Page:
Franklin Square and Munson Fire Department commemorates one of its own


The Franklin Square and Munson Fire Department’s new training facility now bears the name of the late former fire district Commissioner Joseph Torregrossa, who helped design the much-needed facility.

The new on-site facility, located at Liberty Place, was formally dedicated in honor or Torregrossa during a ceremony on Nov. 19. Torregrossa died last year after being diagnosed with chronic lymphocytic leukemia and prostate cancer in 2014. He was heavily involved in the project, despite his battles with these illnesses related to his work at the World Trade Center after the Sept. 11 attacks.

“He worked so hard and diligently throughout the years, and pushed everyone to get this finished,” his daughter Gina Torregrossa said.

The new facility will allow the department to train through interior fire operations, bail out rescue operations, confined space and forceful entry.

It took two years from Torregrossa’s original planning stages to get the project built and installed at the fire department’s headquarters. Research and development started in July 2021, then American Fire Training Systems designed the facility.

The project price tag was $282,000 — $50,000 was contributed from a Nassau County community revitalization program grant. The department’s building and grounds reserve covered the rest of the cost.

“Making this possible was greatly and truly a team effort,” said Board Chairman Dennis Lyons.

“(Torregrossa is) somebody who truly is the definition of dedication and service to his fellow human beings,” said Ed Ra, state assemblyman.

The new facility is made from four-and-a-half steel trailers and was constructed off-site. It has an adjustable track system so that the trainees can change the shape of the rooms and vary their training routines to reflect situations they face during emergencies.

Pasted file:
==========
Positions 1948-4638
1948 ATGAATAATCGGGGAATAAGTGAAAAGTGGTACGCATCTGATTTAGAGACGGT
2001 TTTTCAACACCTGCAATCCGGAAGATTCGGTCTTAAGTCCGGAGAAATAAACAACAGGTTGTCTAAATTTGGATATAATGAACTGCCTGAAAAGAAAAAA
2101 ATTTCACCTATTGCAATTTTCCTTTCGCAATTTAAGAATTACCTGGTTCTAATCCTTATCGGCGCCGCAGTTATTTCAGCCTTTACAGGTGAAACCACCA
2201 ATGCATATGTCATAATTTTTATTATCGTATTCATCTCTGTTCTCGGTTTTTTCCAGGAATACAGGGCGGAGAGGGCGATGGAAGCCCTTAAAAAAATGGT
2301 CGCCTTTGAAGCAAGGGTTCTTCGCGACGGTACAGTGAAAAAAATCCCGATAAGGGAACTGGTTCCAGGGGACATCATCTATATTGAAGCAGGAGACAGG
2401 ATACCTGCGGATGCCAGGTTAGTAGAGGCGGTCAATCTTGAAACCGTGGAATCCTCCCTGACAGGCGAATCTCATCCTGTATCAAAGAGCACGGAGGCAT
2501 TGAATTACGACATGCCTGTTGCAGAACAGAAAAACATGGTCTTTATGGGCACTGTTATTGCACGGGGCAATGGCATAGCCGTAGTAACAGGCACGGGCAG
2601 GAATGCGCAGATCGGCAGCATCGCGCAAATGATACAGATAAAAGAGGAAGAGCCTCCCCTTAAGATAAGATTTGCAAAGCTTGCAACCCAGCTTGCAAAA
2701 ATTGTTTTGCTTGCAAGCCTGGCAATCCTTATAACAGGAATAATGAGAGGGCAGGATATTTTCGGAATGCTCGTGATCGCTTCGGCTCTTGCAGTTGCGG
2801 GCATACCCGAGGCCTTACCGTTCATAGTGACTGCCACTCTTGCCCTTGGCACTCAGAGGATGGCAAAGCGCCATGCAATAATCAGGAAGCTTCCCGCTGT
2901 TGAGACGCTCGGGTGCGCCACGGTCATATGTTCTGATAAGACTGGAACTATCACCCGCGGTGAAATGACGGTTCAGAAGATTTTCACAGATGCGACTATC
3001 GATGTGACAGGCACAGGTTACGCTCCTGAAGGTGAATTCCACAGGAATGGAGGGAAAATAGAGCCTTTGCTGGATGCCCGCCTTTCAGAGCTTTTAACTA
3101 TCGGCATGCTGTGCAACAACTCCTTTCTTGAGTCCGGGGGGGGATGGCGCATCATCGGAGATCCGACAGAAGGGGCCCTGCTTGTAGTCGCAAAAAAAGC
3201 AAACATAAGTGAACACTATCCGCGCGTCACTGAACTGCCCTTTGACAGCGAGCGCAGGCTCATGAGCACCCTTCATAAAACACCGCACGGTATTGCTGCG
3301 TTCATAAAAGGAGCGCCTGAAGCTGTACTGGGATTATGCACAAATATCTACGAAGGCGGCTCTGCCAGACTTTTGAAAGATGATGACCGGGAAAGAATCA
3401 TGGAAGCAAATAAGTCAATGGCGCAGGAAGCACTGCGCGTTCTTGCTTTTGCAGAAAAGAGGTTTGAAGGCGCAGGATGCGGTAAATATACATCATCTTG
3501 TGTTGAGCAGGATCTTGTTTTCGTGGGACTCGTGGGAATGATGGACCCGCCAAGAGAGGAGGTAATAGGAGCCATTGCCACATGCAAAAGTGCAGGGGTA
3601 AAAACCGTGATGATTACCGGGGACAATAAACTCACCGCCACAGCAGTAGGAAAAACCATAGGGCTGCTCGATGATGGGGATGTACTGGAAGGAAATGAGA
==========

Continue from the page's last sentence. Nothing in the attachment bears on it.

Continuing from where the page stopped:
“There are no limits,” said Chief Joseph Gerrato. “We have three floors so you can operate multiple operations as you would in a regular fire operation.”

A part of the third story roof allows firefighters to practice bail outs from 35 feet up.

“We have availability here to jump from the roof and everything else,” Lyons said.

Torregrossa and his team designed the building so that they can operate the same full-scale operation as they would with any structure fire.

“Now, we can brush up on our training and curriculums here in town and always be readily available and ready to respond to everything,” Gerrato said.

The facility has a standby hose on the second floor and windows that open and close into blackout mode, to reflect situations where firefighters aren’t able to see their surroundings during an emergency. This allows firefighters to train the skills necessary to adapt and react during a fire.

County Legislator John Giuffré joined community members at the dedication to express his gratitude for the Franklin Square first responders.

“You’re volunteers in what can only be described as a dangerous occupation,” said Giuffré.

Before letting everyone inside to tour the facility, Deacon Doug Ferreiro dedicated the building with a blessing and Giuffré smashed a champagne bottle on the corner of it.

“Commissioner Torregrossa took the lead role in working with us to ensure we got the best training facility, with every possible thing we can get for it,” Gerrato said. “And he wanted it to last us for many years.”

Even after he was diagnosed with cancer in 2014, he continued to put his all into supporting and volunteering for this fire department. His daughter, Gina, expressed that the former commissioner was a “true volunteer” and that his dedication to the fire department “was his life.”

“It’s an honor to have his legacy continue throughout history, because as you’ve seen today, he’s going to be truly missed and remembered,” Gina said. “This is exactly how it should be and how he would want it.”

Christine Torregrossa, Joseph’s widow, wanted people to know how the completion of the project he worked so hard on, and its dedication to his memory, would have made him feel.

“He’s smiling, for sure,” Christine Torregrossa said. “He’s a very happy man right now.”